When you’ve been running GNU/Linux distributions for an adequate number of years, I do believe you’ll eventually find yourself walking the path to Mount Gentoo in hope of joining the ancient Greybeards. Many have met their demise on the road ahead, but armed with the Gentoo handbook we’re confident that it’s within our reach.
What is Gentoo?
Gentoo is a free operating system based on either Linux or FreeBSD that can be automatically optimized and customized for just about any application or need. Extreme configurability, performance and a top-notch user and developer community are all hallmarks of the Gentoo experience according to the projects about Gentoo page.
Why choose Gentoo Linux?
If extreme configurability and performance was not enough of a selling point, Gentoo is one of the few remaining GNU/Linux distributions that lets you assemble a Unix-like operating system. Let me quote Gentoo’s unofficial mascot:
I was a bit frustrated at the current state of Linux distributions… until I tried Gentoo Linux. – Larry the Cow
Gentoo is a source based distribution that leaves most choices up to the user and expects you to put in the time and effort necessary to build your own system. However, don’t get discouraged by what initially might seem like an overwhelming task. The Gentoo handbook is an excellent resource that’ll safely guide you though the installation.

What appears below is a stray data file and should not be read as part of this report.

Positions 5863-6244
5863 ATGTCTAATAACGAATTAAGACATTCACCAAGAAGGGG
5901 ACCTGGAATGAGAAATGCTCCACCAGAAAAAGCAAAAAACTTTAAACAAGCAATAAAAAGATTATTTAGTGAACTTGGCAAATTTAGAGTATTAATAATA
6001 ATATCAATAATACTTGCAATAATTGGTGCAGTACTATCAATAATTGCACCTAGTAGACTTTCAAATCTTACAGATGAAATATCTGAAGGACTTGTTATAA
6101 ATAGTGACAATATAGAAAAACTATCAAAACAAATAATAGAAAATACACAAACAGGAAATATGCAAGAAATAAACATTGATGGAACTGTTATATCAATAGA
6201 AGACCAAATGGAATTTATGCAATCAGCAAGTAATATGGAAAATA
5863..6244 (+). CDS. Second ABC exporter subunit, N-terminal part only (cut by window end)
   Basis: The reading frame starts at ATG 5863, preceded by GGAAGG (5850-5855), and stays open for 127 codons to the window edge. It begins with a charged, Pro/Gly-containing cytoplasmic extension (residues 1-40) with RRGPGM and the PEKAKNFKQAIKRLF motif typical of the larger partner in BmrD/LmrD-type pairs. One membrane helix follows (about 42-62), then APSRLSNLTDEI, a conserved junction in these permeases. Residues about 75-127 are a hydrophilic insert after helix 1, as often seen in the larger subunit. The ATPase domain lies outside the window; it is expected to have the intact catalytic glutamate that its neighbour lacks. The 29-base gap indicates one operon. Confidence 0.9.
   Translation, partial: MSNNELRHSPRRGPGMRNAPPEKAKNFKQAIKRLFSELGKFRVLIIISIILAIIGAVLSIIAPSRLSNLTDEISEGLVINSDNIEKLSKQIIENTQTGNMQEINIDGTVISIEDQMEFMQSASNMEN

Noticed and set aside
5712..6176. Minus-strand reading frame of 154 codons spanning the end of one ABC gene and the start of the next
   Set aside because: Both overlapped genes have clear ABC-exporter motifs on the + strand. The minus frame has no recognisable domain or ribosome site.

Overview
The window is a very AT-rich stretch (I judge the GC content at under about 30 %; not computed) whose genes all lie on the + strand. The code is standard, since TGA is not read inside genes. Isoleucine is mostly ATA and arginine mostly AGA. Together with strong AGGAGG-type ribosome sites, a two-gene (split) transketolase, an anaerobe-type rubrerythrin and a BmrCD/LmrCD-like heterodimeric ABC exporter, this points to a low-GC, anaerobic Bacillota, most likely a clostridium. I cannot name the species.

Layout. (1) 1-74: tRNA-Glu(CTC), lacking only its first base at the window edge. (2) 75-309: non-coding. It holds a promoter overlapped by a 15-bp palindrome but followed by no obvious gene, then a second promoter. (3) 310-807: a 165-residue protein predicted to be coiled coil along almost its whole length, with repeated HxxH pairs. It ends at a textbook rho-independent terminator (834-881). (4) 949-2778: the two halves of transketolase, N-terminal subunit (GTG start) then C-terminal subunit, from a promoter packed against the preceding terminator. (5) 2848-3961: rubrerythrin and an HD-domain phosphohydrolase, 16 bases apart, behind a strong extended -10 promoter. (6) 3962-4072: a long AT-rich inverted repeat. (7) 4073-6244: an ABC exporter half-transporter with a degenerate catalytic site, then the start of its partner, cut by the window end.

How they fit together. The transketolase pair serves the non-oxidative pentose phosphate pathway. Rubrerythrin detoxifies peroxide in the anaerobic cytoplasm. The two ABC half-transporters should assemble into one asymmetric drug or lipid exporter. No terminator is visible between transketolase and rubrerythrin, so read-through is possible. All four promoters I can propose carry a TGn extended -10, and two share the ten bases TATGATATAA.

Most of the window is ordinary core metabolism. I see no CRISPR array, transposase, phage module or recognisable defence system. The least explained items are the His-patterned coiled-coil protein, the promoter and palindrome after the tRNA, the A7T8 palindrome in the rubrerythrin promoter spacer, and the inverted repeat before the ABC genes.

I will say that the installation is rather time-consuming though. I selected the default desktop profile and went with Xfce as my desktop environment to keep a lightweight system. Even so, I still spent two days configuring the system and building various system components.
Building the Linux kernel is also a part of the installation, but if you’re unfamiliar with Linux kernel configuration you might rely on Gentoo’s genkernel tool. It will automate the process and provide you with a “one size fits all” solution. However, as an inspired Gentoo user you probably want to optimize the kernel configuration to your specific hardware.
Portage is the package manager, build system and heart of Gentoo. Portage provides you with unparalleled granular control over your installation. However, that kind of power also delivers complexity and a steep learning curve.
Gentoo being a source based distribution will introduce you to quite a few new concepts when it comes to maintaining your installation. Most notably you’ll have to decide with features each package should support by specifying USE flag’s.
Changing USE flag’s for packages will often pull in additional dependencies and require rebuilds. Occasionally you’ll also have to manage conflicting USE flag’s and dependencies. It’s not as complicated as it sounds though as Gentoo already have predefined Portage profiles that specifies default values for global and per-package USE flag.
Recently I moved to a KDE Plasma build by switching to the kde desktop profile and issuing a world rebuild without experiencing any issues. In addition to using Portage profiles, you’ll also want to set some system wide USE flag’s in your Portage’s make.conf to avoid unnecessary features and dependencies (like Gnome support on a KDE based build).